Odds are, you know someone who suffers from allergies.
Allergies can be as simple as watery eyes during the spring, and can be as severe as anaphylactic shock when you consume any type of nuts or dairy.
People who suffer from allergies are often living in fear, with epi pens on hand while diligently reading ingredient lists. It can cause people, especially kids, to feel left out when in large gatherings. No one should have to worry about an allergic reaction.
That's why this new discovery by scientists at the University of Queensland in Australia is so ground-breaking. They seem to have found a way to "turn off" allergies.
The scientists believe they have figured out to "turn off" the immune response which triggers allergic reactions, meaning reactions would stop all together.
"Learning how to turn off this immune response has been challenge for immunotherapy for a long time," Dr Steptoe said. "We haven't quite got it to the point where it's as simple as getting a flu jab, so we are working on making it simpler and safer so it could be used across a wide cross-section of affected individuals."
Allergic reaction symptoms occur when the immune cells, known as T-cells, react to the protein in the allergens. But this new therapy hopes to end that.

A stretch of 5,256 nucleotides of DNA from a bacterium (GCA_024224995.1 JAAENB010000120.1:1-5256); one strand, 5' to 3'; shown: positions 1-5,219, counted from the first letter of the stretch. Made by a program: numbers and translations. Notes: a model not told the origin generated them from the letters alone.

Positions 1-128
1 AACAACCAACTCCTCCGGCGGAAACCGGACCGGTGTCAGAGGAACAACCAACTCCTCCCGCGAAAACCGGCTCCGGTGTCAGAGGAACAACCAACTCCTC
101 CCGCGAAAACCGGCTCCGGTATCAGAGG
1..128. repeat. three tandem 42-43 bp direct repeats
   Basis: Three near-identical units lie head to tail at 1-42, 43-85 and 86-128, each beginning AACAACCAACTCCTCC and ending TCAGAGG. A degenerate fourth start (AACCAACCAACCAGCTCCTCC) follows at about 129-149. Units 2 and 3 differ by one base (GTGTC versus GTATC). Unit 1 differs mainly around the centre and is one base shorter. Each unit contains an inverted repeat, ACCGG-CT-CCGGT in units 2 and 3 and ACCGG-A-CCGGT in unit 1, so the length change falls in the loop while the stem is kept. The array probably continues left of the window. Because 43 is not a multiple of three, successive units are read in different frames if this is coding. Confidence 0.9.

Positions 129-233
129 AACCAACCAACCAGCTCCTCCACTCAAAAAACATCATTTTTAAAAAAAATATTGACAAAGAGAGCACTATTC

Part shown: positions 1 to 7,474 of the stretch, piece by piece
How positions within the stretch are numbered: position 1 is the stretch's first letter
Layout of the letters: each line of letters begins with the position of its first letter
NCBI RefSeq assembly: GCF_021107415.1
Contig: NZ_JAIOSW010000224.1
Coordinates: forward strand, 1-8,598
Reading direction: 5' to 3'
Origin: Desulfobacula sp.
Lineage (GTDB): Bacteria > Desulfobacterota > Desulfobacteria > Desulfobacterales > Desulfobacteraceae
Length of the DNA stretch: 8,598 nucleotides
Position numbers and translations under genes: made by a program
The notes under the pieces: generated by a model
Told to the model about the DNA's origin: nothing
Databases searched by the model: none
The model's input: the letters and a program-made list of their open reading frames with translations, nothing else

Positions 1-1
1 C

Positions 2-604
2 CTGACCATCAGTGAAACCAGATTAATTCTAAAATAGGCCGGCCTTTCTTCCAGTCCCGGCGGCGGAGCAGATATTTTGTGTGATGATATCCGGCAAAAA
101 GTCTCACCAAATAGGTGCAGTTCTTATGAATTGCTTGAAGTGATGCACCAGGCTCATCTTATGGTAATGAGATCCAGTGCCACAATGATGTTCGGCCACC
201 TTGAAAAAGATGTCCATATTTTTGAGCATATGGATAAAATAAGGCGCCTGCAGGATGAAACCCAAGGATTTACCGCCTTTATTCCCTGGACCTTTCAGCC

"The challenge is that these T-cells develop a form of immune 'memory' and become very resistant to treatments," Dr. Steptoe said. "We have now been able 'wipe' the memory of these T-cells in animals with gene therapy, de-sensitizing the immune system so that it tolerates the protein."
Continue to the next page to see what the new treatment would require and how soon we'll see it!
“Our work used an experimental asthma allergen, but this research could be applied to treat those who have severe allergies to peanuts, bee venom, shellfish, and other substances," says Dr. Steptoe.
As of now, the treatment has not been tested on humans. Dr. Steptoe and his team believe there are about 5 more years of lab work before human trials can be considered, and then another waiting period after that. The hope is that this treatment would be available within the next 10-15 years.
“Kids with peanut allergies, for instance, could go to school without any fear of being contaminated from other kids’ food,” Professor Steptoe said.
The treatment itself is hoped to be as simple as a single injection. Picture the flu shot, except as a life-long cure for allergies!